… not only with other devices, but with the social cultures that it drives/affects. This moves the dominant attactor from profit to social innovation.

    Not being able to tell secrets from commonly used lore is expensive to innovation. Some IP is inversely rewarded.

    “Many eyes make all bugs shallow.”
    “Loose lips sink ships.”

    These are both plausible points of view. I don’t think they are incompatible.

    Share incompetence. All work on a project is not about contractors vs the government, IP vs diminished profit. It is about resources all share for projects, common work items, materiel everyone is using to get a job done. In government work, they maintain people to control work that no one needs to control because everyone has to use it and across those organizations, different people are incompetent differently with regards to creating it. Government’s first best job is to ensure it gets created, then to release it into the ecosystems that can consume it profitably. That works. Taxes for greater good by increasing opportunity through shared incompetence.

    Incompetence is the inevitable outcome of systems based on equal access to opportunities. We try to balance it in accordance with social goals and in so doing, we guarantee that some systems are really and truly Peter Principle driven if not by design, by the side effects of designs for goals of higher values.

    There are such things as ‘qualified bidders’.

  5. JTMcPhee says:

    @len — What the Obamites are doing is “mild incompetence?” Then I have to wonder what full-on, intentional DINO Deviltry would look like. Not a world I would care to live in, I betcha, since I have no idea how to “make” money, as opposed to “earning” it — what these folks are doing (or not) is bad enough.

    And of course this mildly incompetent user bets that somewhere in the Cloud is a shadow of the Obama pre-election web site, with all the positions on various “promises” laid out. No idea where to find it, of course, maybe you or someone else knows. I do have some small recollection of the flavor of the text. I and others were hammered, a couple of years ago, for daring to swim against the ebullient tide, at places like Daily Kos, to suggest that there was little to nothing “progressive” in any of that, and that if none of us could hold the obamites feet to the fire, nothing would change.

    My personal fave was the “health insurance reform” (NOT “health CARE reform”) part, speaking as a nurse who spends a large part of every day trying to get necessary treatments and medications for my patients past the gatekeepers of those UNsurance entities whose prime directive is to drive the loss ratio to zero. Nothing about any of the kinds of notions that might actually change the game, just a tepid look at “bending the cost curve downward” by getting “voluntary decency” out of our for-profit drug and hospital and provider lobbies. (Just like the promises to “cut War Department spending,” which if you look close are really, if anything, minor reductions in the RATE OF GROWTH of the Wars of Choice Wealth Dump.) The ACA is largely an unknown, maybe bits are good, but it seems so obvious that single payer is the only way to actually unjump the shark on all the things that are bad about our “world’s best sickness diagnosis and treatment system.” (Worgon, you can just shut up here.)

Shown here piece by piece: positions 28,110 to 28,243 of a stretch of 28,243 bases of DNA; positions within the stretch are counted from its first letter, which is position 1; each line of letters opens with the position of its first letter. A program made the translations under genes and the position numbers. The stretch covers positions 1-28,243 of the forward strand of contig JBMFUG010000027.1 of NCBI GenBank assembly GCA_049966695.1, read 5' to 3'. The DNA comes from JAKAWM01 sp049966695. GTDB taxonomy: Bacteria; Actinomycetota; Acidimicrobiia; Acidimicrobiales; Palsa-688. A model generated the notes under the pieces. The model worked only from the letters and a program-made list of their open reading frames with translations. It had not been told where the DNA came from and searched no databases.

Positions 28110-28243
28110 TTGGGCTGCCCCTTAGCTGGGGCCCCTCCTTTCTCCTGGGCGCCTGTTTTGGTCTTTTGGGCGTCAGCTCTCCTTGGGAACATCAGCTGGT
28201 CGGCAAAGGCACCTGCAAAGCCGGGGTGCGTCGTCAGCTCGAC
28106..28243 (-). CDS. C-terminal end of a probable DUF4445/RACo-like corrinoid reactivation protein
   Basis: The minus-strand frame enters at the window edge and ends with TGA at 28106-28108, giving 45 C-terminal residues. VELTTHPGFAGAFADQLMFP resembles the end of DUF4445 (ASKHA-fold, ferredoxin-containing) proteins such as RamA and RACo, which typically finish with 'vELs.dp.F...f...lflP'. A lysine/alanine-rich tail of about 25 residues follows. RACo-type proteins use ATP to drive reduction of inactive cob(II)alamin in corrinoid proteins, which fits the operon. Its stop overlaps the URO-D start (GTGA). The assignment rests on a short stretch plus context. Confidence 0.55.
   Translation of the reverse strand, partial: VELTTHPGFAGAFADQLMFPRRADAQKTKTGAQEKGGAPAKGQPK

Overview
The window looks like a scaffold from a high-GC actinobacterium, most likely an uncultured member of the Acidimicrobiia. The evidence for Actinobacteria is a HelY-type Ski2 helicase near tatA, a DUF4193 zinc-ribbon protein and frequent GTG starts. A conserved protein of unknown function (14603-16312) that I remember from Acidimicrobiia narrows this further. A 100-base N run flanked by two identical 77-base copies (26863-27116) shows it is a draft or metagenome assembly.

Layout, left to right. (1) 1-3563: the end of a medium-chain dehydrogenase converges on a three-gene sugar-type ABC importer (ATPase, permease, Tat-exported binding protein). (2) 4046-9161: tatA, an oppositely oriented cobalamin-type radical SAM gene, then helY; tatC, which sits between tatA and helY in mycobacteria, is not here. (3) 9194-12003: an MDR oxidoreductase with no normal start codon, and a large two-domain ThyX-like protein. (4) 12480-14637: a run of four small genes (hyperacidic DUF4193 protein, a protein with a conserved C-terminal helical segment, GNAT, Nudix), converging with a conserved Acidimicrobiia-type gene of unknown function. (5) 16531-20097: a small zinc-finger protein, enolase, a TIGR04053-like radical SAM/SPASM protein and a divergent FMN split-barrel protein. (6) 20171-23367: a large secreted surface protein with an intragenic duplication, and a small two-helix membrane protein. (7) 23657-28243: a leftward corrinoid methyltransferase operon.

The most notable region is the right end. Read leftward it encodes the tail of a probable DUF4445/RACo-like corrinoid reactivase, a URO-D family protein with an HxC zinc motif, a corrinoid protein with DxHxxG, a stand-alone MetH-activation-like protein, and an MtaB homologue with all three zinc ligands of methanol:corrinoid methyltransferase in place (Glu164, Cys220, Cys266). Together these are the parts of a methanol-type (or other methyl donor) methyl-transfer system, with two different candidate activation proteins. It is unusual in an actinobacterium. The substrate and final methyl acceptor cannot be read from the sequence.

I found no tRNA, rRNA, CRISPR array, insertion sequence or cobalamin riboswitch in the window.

It sure does not seem to me that there is any music or light in anything this dysministration has done. Oh, DADT. Big whoop. Gays get to go play Imperial Trooper too, alongside the women who Mss. Steinem and Friedan and others assured us could run things SO much better than men. Killing is one thing humans do too darn well, and glory in it, for Christ’s sake.

    Bernard, salud! Hope you are well and reasonably happy! This cynic thinks maybe the Obama crowd are maybe happy to actively and intentionally plow the earth for the “conservatives” to come on in and salt it.

    Not that “nothing has changed.” The MIC is maybe unstoppably bigger, more people are reduced to poverty of the most grinding kind, I read that the Chinese bankers estimate there’s about $1.4 QUADRILLION in “notional value” of securitized or just derivatized funny-munny transactions (underwritten by the full faith and credit of the American Dumb Money Class) hanging like a fiscal Sword of Damocles out there, privatized prisons are going up everywhere, hope is being changed into despair, and most of these shits think, apparently, that THIS TIME the rabble will not revolt, or at least in the wonderful Wall Street formulation, “I’ll be gone, you’ll be gone,” so let’s stick it to them while we can, grab all the wealth, and go to Venezuela or someplace else where gas and haciendas and esclavos de casa and putas and booze and drugs are cheap and there’s socialized medicine and all that…